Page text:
As a fifth-year university student right on the edge of real world glory, my every-day mantra is graduate, buckle down for internship experience, graduate, searches for shiny new potential jobs, graduate—did I mention graduate? I’m a military kid attending college in Florida while my family is living back in Germany. Now I’ve blown past the spring graduation of my fourth year, considering a summer graduation or even a fall graduation. Have I learned anything about the follies of planning and telling people an actual date when I’ll graduate? Apparently not.
Going through the pre-grad stress of deciding my schedule for the spring term, my last term, proved unbearable. Battling the credit crunch and police line-up of requirements, I can honestly say that “the struggle [was] real” trying to focus on both school and the upcoming black hole of the real world. It’s not November and the stress still feels prevalent. Ring goes my phone. I pick it up, and have the call that would be a graduation game changer.
Lets back up a bit; how did I end up becoming a fifth-year college student in the first place? It begins with me not having an answer to the age old question, What do you want to be when you grow up? So I decided to follow my passion for ancient history and become a (duh duh duuuuh!)…classical archaeology major. For the first few years it was a fantastic and fun major, until the Latin language courses hit, making the area of study lose its gleam.
Naturally, I did what many other college students do and switched majors in the middle of my college career, this time to English. Unfortunately, but not unforeseeably, there isn’t a lot of overlap between the two studies. So here I am, a fifth-year student with an almost completed English major and a nifty art history minor.
Going back to the original story, I’m sure you’re wondering what that suspicious phone call from Germany was all about. Did the government conscript me to act as a new secret agent with my unique skills of English and art history? Did an international team of historical explorers scout me, overlooking my lack of graduation in order to invite me to their team? Now that I sufficiently overhyped it, I can tell you the call was really just a slice of reality that helped me re-look at the way I viewed graduation and entering the work place: Intentionally postponing graduation.
Now isn’t that a snazzy twist! After lamenting over my unintentionally postponing of graduation, now I’m being thrown the concept of intentionally postponing it? Say what?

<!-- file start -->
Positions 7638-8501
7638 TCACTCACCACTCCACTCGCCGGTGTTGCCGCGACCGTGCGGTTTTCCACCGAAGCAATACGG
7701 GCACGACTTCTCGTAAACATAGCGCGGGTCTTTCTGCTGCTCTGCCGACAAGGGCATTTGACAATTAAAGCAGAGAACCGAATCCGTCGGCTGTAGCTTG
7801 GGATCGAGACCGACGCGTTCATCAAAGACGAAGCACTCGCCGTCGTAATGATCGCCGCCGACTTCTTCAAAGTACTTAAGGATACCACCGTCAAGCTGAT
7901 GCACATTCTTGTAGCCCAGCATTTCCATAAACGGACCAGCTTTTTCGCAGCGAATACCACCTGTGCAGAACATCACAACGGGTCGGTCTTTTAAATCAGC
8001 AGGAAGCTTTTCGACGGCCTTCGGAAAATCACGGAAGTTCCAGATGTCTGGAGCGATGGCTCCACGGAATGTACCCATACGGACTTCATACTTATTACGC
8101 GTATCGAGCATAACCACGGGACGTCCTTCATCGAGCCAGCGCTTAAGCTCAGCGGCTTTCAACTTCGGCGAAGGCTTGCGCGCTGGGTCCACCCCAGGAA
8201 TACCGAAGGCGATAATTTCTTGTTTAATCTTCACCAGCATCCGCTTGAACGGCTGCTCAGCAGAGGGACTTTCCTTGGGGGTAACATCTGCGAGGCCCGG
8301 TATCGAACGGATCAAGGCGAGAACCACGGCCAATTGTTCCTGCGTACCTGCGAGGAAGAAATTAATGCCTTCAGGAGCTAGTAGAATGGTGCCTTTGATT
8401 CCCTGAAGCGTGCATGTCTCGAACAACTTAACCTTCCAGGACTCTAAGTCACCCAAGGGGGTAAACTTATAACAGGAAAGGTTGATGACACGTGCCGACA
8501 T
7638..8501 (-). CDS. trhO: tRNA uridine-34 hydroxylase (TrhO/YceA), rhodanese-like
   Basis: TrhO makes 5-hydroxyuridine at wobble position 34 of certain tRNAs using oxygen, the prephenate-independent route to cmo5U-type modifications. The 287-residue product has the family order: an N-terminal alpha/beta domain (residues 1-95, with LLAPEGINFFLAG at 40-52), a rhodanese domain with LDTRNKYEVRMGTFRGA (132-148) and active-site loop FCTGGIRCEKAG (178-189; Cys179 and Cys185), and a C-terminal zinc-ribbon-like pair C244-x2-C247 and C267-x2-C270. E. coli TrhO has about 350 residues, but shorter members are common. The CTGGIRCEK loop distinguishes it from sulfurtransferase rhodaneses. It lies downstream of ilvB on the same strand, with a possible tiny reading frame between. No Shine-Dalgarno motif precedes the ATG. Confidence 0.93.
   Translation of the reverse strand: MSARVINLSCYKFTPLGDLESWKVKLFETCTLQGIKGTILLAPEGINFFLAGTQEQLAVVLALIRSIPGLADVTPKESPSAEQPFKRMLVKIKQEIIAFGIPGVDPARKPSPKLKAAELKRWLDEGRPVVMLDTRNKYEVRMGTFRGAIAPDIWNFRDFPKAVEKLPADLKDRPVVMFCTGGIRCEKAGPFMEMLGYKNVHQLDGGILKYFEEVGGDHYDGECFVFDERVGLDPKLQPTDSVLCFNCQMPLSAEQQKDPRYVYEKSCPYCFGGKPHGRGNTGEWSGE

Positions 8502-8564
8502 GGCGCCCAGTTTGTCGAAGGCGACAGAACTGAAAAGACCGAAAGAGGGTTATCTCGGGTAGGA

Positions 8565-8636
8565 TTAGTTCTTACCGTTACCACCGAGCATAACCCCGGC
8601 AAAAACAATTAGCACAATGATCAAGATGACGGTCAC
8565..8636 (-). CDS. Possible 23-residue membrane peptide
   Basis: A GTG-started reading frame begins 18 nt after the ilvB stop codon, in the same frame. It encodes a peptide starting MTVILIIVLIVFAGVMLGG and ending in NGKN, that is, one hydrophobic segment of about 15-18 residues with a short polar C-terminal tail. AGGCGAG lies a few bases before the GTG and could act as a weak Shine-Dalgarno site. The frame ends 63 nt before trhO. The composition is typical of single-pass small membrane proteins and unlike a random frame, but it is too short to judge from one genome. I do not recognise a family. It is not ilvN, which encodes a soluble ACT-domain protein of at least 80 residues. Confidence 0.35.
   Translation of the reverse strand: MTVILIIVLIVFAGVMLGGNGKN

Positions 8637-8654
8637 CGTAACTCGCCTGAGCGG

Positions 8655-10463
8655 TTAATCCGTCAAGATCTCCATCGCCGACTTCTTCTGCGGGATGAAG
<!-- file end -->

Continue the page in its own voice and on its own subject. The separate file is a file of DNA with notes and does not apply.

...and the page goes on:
Working as teachers for the military overseas in Europe, while I attend college in the states, it’s hard for my parents to travel during the school year, making it unlikely that they can attend my graduation if it landed in May. Postponing my graduation until summer allows them to be able to come over to the states and celebrate my accomplishment with me.
Now you may be saying, “Hooray for you, but that’s a unique circumstance where it obviously makes sense to do so, not a whole new concept of reality for looking at graduation.” And you’d be mostly right, but the more I thought on it, the more I began to see the positive consequences of intentionally postponing graduation by a semester.
First off, doing so allows me to split my last requirements in half and finish my last semesters as a part-time student, giving me some much-needed breathing room as I contemplate my next step. Instead of trying to juggle a circus act’s worth of a full-time school schedule with attempting to get a foothold in the job market, I can instead focus on combining the two in perfect harmony without letting any of the balls drop. If I feel particularly adventurous and curious, postponing graduation allows me to continue meeting the student requirements for a full-time intensive summer internship with a large company.
Asking around with friends and family, I realized that I wasn’t the only person considering such an option. The reasons for doing so were as endless as the different circumstances. It turns out, once you pass the stigma of not acting like a student barreling full-speed to graduation, there are actually many reasons to intentionally postpone graduation in order to get the best experiences out of the hundreds of resources offered to college students.
While this might sound incredibly sparkly and amazing, I’m not advocating this as a solution for every student out there nervous about graduation or having trouble deciding what they want to do; you have to juggle the negative consequences of potentially added costs with your reasons for postponing it. I considered my own housing costs, but realized that since I already had a lease for an apartment over the summer, postponing until then wouldn’t make much of a difference in that regard.
Overall though, sometimes it can be positive experience to just slow down for once and take in your college experience for what it is—an invaluable chance to grow and utilize unique resources. Take it from a fifth-year university student: It doesn’t matter how long it takes you to get to graduation, but it does matter how and what you did do to get there.